Magnesium

This is probably best done with a supplement.The Ketogains suggestion is to avoid Magnesium Oxide and use Magnesium Citrate instead. The Magnesium Citrate is available in smaller doses of 70 or 100 mg so more tablets are needed).

These are available from Walmart for $6 for a bottle of 100. Three capsules would get to the minimum 300 mg of the Ketogains numbers. That would be 18c per day.

Magnesium: Take 3 of 100 mg Magnesium Citrate tablets

Conclusions

  • Sodium: Use 2-1/2 tsp of Morton Sea Salt
  • Potassium: Use 1 tsp of NoSalt or NuSalt
  • Magnesium: Take 3 of 100 mg Magnesium Citrate tablets

These are numbers for fasting only. Less are required when eating since some of these come from food.

 

Biochemical Stages of Short and Long Fasts

Here’s a great paper on what happens during a short and a long fast.

The paper covers the daily feast/fast cycle of the regular American diet. It also covers what happens over a longer fast. One of the interesting charts relates to a longer fast:

The chart on the left is the Glucose level over a longer fast and the chart on the right is the Ketone Bodies chart. Per the charts the Blood Glucose falls faster than the Ketone Bodies can kick in. That could the reason that the third day of an extended fast is considered to be the toughest. This also explains why it is much easier to enter a fast being already in Ketosis because your Ketone levels are higher.

 

The Cori Cycle – Not a new kind of bicycle

I had an interesting response to intense exercise the other day. I was many days fasted and went to an introductory CrossFit class. I measured my blood sugar after I got home from the class and my blood sugar was around 80 points higher. Did some digging to try and find out why.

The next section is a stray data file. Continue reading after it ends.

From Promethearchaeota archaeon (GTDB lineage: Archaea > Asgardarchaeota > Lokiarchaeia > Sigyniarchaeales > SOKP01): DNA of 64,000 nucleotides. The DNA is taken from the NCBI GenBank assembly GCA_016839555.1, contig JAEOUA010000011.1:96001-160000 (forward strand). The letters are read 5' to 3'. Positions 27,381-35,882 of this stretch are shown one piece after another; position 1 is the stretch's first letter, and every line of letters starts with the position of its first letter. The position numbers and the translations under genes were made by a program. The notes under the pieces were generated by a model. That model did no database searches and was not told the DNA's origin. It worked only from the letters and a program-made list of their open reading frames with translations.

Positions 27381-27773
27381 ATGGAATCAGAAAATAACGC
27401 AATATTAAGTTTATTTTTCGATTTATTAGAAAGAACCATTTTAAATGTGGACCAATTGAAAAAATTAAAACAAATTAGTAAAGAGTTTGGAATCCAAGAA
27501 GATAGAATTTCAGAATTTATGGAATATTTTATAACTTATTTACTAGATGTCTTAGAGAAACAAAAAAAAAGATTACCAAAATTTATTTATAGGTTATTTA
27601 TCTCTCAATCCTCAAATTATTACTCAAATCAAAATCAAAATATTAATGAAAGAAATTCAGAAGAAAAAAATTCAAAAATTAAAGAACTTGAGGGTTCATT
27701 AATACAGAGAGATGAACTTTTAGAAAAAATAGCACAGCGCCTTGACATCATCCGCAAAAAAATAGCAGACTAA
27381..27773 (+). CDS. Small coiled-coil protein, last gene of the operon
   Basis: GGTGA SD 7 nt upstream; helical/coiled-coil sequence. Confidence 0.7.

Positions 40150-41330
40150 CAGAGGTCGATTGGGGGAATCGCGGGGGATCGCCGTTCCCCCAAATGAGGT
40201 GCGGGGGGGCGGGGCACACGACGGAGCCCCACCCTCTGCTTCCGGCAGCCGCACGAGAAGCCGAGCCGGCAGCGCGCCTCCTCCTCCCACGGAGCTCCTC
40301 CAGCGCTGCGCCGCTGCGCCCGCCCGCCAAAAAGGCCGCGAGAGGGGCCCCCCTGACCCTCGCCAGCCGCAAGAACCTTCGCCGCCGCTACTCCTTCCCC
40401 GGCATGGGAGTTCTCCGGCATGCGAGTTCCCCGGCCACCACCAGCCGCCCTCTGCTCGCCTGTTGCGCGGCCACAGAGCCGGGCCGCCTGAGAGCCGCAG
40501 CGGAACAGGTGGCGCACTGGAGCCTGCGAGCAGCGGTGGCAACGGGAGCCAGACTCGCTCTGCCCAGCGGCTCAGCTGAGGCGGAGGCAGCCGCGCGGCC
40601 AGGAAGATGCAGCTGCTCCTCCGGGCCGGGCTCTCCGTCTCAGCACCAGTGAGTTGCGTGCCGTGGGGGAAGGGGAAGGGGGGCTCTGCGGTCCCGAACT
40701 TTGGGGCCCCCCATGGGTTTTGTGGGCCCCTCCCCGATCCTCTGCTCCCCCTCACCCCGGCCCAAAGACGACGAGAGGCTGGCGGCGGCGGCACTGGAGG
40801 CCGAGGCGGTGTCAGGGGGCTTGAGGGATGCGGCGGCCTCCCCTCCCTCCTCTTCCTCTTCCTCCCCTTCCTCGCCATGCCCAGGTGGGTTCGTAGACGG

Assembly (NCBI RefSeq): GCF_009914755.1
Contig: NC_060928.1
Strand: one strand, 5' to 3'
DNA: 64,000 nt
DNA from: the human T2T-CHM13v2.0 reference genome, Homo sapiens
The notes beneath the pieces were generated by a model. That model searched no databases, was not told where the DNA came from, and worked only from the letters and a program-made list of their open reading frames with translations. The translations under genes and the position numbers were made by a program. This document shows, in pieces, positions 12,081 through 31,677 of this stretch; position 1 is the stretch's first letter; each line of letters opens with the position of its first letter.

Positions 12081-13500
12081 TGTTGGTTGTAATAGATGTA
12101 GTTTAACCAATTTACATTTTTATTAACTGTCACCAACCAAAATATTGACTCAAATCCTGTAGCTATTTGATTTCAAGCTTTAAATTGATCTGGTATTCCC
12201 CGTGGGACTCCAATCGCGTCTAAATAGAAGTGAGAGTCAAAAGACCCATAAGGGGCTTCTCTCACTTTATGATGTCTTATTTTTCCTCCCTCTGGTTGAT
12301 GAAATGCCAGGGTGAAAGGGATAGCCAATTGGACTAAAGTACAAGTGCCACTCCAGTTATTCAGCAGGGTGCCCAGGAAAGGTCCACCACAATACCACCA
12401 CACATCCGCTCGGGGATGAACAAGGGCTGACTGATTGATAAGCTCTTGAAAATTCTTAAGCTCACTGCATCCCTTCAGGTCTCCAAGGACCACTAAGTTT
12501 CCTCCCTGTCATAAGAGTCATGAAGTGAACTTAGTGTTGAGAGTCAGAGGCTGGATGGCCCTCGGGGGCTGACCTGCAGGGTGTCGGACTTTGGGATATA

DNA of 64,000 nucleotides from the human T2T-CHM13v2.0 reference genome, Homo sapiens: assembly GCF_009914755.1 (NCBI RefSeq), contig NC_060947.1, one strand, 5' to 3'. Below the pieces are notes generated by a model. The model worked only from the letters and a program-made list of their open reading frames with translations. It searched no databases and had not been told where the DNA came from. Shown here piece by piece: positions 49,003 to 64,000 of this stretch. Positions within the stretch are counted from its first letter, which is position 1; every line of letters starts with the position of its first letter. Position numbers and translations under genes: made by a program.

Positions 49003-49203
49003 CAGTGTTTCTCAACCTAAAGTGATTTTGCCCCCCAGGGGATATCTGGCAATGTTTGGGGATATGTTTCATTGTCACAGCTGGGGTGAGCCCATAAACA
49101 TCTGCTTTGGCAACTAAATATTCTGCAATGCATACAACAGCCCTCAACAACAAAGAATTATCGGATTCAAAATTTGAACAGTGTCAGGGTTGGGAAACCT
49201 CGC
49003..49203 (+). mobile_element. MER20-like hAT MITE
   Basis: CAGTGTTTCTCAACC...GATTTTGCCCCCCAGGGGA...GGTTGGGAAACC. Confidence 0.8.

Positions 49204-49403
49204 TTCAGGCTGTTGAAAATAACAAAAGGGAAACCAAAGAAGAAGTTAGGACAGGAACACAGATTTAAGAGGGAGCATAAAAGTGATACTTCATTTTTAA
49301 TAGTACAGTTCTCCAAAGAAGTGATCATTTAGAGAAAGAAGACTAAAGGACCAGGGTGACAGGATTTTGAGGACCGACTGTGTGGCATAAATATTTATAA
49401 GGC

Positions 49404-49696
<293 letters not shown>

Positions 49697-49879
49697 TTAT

My first assumption was that the liver was dumping glycogen and that’s partly true. Turns out that the muscles store around 80% of our glycogen stores and the liver contains the rest. The muscles use the glycogen locally and they don’t dump glucose into the blood stream. All of the glucose does come from the liver which takes it out of stored glycogen. That would account for some of the rise. I usually see a ten point pop with some exercise like bike riding but not like that time. The CrossFit exercise was very hard compared to normal exercise.

Here’s where the the Cori Cycle comes into play. I was fasted during the exercise for more than 20 days. From the Wikipedia article:

The Cori cycle is a much more important source of substrate for gluconeogenesis than food. The contribution of Cori cycle lactate to overall glucose production increases with fasting duration. Specifically, after 12, 20, and 40 hours of fasting by human volunteers, the contribution of Cori cycle lactate to gluconeogenesis is 41%, 71%, and 92%, respectively.

This was a piece of data which I didn’t have before. This makes sense of the experience that I had with intense exercise. The muscles released a lot of lactate which at the end of the exercise gets converted in the liver through gluconeogenesis into glucose. Hence, the large pop in blood sugars.

Here is a great discussion of exercise and the Type 2 Diabetic with Dr Finney.

 

Tapped Out at 25 Days

I made it 25 days on my Water Only Fast. Ended yesterday. I miss fasting already. Felt better while fasting than I do on food. Ended with Chia Seeds and a pickle. The Chia Seeds act like a slowly moving cork through the system which is good after a long fast.

Thinking about doing Chia Seeds once a day on my next fast. Won’t technically be a water fast, but I like the idea of keeping some fiber moving through my system. I am just a few lbs over my goal weight so I am not in all that much of a hurry.

Weight loss was 24 lbs. Should hang onto a lot of it since I really kept up on salt.

Can’t wait to do my next Extended Fast. Maybe after the Keto meetup this weekend.

Tomorrow is my third intro class to CrossFit then I can join the regular people in torturing myself. I know that this will be much harder than Keto and Intermittent Fasting. And I will definitely keep up the Intermittent Fasting and Keto. Never going to give up the gains I have made with Keto + IF.